Altogether, Jessica and Mark receive $8,430 in maternity benefits and $23,253 in extended parental benefits, for a total of $31,683.

Benefits Jessica Mark Total
Maternity Benefits $8,430 $0 $8,430
Extended Parental Benefits $13,480 $9,773 $23,253
Total $21,910 $9,773 $31,683

Support for caregivers

Caregiving benefits are available to eligible caregivers who provide care or support to someone who is critically ill or injured, or who needs end-of-life care.

Family caregiver benefits for adults: Caregivers of a critically ill or injured adult (aged 18 or over) now have access to benefits for up to 15 weeks.

Example:

Emilio is retired and suffers a stroke. He lives alone and will require care and support during his recovery. Emilio’s son Hector takes time off work to provide care for his father and make sure he gets to his medical appointments.

Hector is eligible for EI and earns $30,000 per year. He takes 16 weeks off work to care for his father. After serving the one-week waiting period, Hector can receive 15 weeks of the EI caregiving benefit for critically ill adults, paid at 55% of his average weekly earnings. He will receive $317 per week for a total of $4,755.

Family caregiver benefits for children: Caregivers of a critically ill or injured child under age 18 now have access to benefits for up to 35 weeks. Previously these benefits were available only to parents.

Example:

10-year-old Leyla has been diagnosed with a critical illness that requires treatment.

Leyla’s mother Sonya is eligible for EI and decides to take the EI family caregiver benefit for the care of a critically ill child. Sonya takes leave from her job immediately for 36 weeks. After serving the one-week waiting period, she receives 35 weeks of EI benefits. She earns $45,000 annually so her weekly benefit rate is $476 per week for a total of $16,660 over 35 weeks.

Compassionate care benefits: Caregivers providing end-of-life care to a person of any age continue to have access to benefits for up to 26 weeks.

Example:

Paul’s partner, David, has been diagnosed with a terminal illness and requires end-of-life care and support at home. David is not expected to live beyond 6 months.

Paul qualifies for EI benefits. After obtaining a medical certificate, he claims the 26-week EI Compassionate Care benefit to provide care to David at home. He earns $60,000 a year, which is more than the Maximum Insurable Earnings level for EI benefits. The Maximum Insurable Earnings of $53,100 is used to calculate his average weekly earnings, so he will receive the maximum EI benefit of $562 per week, totaling $14,612 over 26 weeks.

Support for workers and employers

Reducing the waiting period for EI: The waiting period for EI benefits was reduced from 2 weeks to 1 week. About 1.8 million workers benefited from this change in 2017 to 18.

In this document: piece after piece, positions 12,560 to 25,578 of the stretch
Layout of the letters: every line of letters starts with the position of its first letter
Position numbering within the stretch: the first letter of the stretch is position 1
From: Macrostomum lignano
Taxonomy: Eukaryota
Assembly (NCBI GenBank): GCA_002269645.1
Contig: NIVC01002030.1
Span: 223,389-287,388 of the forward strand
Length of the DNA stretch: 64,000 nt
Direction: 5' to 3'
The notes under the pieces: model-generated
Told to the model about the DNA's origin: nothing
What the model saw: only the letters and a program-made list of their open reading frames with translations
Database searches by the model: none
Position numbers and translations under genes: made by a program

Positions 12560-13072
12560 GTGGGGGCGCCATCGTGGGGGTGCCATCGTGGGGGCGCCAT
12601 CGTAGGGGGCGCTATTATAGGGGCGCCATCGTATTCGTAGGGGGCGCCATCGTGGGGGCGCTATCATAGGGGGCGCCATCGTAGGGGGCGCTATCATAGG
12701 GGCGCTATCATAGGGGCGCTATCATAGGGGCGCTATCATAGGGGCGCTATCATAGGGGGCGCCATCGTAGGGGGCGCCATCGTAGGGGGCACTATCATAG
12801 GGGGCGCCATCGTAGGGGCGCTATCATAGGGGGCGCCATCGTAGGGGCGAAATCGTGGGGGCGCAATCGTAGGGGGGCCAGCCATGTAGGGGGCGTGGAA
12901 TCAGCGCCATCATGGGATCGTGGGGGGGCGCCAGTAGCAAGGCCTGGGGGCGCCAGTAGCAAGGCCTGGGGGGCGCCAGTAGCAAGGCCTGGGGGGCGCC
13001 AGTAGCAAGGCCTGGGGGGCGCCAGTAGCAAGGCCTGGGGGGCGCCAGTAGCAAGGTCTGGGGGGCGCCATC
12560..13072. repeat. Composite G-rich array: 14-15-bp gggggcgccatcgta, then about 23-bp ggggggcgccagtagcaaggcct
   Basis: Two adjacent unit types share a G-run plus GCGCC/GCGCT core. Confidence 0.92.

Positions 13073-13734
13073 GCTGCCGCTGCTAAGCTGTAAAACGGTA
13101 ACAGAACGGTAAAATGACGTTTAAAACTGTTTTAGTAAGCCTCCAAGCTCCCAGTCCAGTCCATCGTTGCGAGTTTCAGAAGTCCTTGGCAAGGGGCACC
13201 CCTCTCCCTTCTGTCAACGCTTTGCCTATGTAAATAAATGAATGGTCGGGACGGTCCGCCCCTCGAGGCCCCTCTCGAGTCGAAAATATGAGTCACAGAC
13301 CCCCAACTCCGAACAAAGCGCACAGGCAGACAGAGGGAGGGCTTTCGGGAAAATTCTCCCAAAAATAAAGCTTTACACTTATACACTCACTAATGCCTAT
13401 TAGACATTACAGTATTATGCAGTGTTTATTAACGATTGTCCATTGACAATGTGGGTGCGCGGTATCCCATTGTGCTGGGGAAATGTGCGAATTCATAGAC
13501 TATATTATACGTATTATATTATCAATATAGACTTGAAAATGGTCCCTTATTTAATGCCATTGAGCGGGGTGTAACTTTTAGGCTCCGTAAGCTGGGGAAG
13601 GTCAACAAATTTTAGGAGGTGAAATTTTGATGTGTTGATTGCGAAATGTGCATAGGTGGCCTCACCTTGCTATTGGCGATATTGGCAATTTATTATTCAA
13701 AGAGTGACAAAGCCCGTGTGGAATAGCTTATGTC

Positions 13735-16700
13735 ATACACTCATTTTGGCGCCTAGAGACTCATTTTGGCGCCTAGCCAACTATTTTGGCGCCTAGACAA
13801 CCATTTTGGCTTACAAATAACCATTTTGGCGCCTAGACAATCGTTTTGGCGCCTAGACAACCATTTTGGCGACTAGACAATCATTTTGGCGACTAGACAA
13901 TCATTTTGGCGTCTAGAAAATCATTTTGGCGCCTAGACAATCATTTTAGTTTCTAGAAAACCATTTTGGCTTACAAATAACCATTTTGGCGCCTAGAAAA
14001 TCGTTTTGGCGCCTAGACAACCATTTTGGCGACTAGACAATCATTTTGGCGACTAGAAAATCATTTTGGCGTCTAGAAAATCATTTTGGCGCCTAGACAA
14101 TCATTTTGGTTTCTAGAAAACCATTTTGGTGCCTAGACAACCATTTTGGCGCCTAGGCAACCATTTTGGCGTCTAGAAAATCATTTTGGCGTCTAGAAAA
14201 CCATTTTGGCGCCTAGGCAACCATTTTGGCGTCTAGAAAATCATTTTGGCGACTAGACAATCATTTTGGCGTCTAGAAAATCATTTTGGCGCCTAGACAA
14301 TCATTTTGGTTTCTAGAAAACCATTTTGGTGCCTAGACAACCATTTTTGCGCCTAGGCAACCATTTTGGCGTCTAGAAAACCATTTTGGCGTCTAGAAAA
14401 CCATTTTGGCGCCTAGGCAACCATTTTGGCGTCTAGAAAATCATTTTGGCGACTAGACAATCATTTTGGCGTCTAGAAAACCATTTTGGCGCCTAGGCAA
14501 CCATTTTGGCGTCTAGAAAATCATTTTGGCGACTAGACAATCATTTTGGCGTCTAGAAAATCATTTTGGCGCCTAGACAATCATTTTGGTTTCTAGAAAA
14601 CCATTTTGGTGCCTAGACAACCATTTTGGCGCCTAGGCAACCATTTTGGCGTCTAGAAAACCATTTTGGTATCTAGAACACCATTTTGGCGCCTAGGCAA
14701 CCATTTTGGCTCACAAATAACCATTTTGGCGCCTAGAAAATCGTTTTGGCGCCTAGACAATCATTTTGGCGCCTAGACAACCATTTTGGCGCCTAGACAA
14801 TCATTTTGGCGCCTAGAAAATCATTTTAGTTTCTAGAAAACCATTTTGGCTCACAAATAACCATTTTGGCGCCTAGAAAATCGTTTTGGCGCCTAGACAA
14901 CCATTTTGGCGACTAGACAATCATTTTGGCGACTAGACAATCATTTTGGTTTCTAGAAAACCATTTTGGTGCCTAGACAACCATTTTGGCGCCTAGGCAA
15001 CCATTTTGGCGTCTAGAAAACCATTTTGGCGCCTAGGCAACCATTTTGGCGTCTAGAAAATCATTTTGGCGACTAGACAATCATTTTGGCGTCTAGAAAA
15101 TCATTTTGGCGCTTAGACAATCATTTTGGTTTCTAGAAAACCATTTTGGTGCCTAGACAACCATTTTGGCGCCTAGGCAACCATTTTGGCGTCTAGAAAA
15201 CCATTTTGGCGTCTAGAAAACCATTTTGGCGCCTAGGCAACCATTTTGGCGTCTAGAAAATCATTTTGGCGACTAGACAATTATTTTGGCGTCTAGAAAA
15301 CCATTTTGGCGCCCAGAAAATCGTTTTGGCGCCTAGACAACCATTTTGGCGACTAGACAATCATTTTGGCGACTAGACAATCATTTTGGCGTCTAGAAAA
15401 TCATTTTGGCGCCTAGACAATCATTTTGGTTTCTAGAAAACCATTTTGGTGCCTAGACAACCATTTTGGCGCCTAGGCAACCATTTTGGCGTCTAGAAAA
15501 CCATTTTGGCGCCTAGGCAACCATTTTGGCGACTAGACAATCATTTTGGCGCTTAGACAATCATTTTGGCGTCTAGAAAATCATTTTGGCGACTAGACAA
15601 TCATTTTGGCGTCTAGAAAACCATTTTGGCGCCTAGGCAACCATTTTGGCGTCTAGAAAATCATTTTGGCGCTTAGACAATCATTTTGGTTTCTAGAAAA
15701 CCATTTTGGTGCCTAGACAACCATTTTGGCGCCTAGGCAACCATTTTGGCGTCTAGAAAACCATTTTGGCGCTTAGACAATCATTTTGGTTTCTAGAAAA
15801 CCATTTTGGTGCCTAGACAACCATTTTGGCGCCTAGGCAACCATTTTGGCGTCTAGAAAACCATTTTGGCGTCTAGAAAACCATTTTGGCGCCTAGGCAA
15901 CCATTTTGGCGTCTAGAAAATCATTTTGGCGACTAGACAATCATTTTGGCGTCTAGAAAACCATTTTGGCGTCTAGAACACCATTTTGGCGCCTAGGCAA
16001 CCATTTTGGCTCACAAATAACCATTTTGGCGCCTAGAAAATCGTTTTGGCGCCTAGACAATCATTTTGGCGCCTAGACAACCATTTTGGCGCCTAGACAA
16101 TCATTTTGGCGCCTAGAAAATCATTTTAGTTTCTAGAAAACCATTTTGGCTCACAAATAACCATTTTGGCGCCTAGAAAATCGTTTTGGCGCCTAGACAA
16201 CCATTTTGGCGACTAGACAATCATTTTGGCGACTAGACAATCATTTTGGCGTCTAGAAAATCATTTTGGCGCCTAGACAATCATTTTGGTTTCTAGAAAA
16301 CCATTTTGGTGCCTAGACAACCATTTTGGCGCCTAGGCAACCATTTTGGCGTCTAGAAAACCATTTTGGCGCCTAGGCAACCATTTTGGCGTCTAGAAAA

Eliminating new entrant and re-entrant rules: People who are working for the first time or returning to the workforce have better access to EI as they now have the same eligibility requirements as other workers in the region where they live rather than a higher requirement.

Helping workers living in the regions most affected by low oil prices: In 2016, the Government temporarily extended the duration of EI regular benefits for all eligible claimants by 5 weeks in 15 targeted regions. Up to a maximum of 20 additional weeks were provided to long-tenured workers. About 425,000 workers benefited from the measure.

Helping seasonal workers: A pilot project began in August 2018 to provide up to 5 additional weeks of EI regular benefits to eligible seasonal claimants in 13 targeted regions. It is estimated that 51,500 seasonal workers will benefit from this measure annually.

Helping workers and employers affected by trade disputes: The Government introduced temporary work-sharing measures for the forest sector in June 2017 and the steel and aluminium sector in June 2018. Measures extend the duration of work-sharing agreements by an additional 38 weeks, for a total of 76 weeks. The mandatory waiting period has also been waived so that employees with a recently expired agreement may immediately apply for a new agreement without waiting between applications.

Enhancing the working while on claim provisions: The rule allowing claimants to keep 50 cents for every dollar earned became a permanent part of the EI program in August 2018. It was also extended to sickness and maternity benefits.

Example:

John was laid off when the grocery store where he worked closed. His weekly earnings at the grocery store were $500, so his weekly EI benefit rate is $275 (55% of $500). He has found a part-time job at a restaurant, where he works 2 days a week and earns $200 per week.

As a result, his $275 in EI benefits is reduced by $100, or half of what he earns at the restaurant ($200 ÷ 2 = $100). This brings his total EI benefit to $175 ($275 – $100 = $175).

In the end, John takes home $175 per week in EI benefits, plus his part-time wages of $200, for a total of $375.

Social Security Tribunal: The Government of Canada committed in Budget 2019 to make the recourse process for Employment Insurance, Canada Pension Plan and Old Age Security easier to navigate and to shorten timelines at every stage of the process. The proposed changes will build on the recommendations of an independent review and on the views expressed by Canadians through subsequent consultations.

Support for training

Labour Market Development Agreements: Labour Market Development Agreements are agreements between the Government of Canada and each province and territory to:

  • design and deliver employment programming such as skills training or job search assistance—to help Canadians quickly find and return to work
  • ensure a skilled labour force that meets the needs of employers

Under these agreements, provinces and territories are required to consult annually with groups representing employers, workers, and official language minority communities to inform labour market spending priorities. This helps to ensure that employment programs and services meet the needs of local labour markets.

In 2017 the Government of Canada changed the Employment Insurance Act. Provincial and territorial governments were given more flexibility to help more Canadians find and keep employment. Changes included: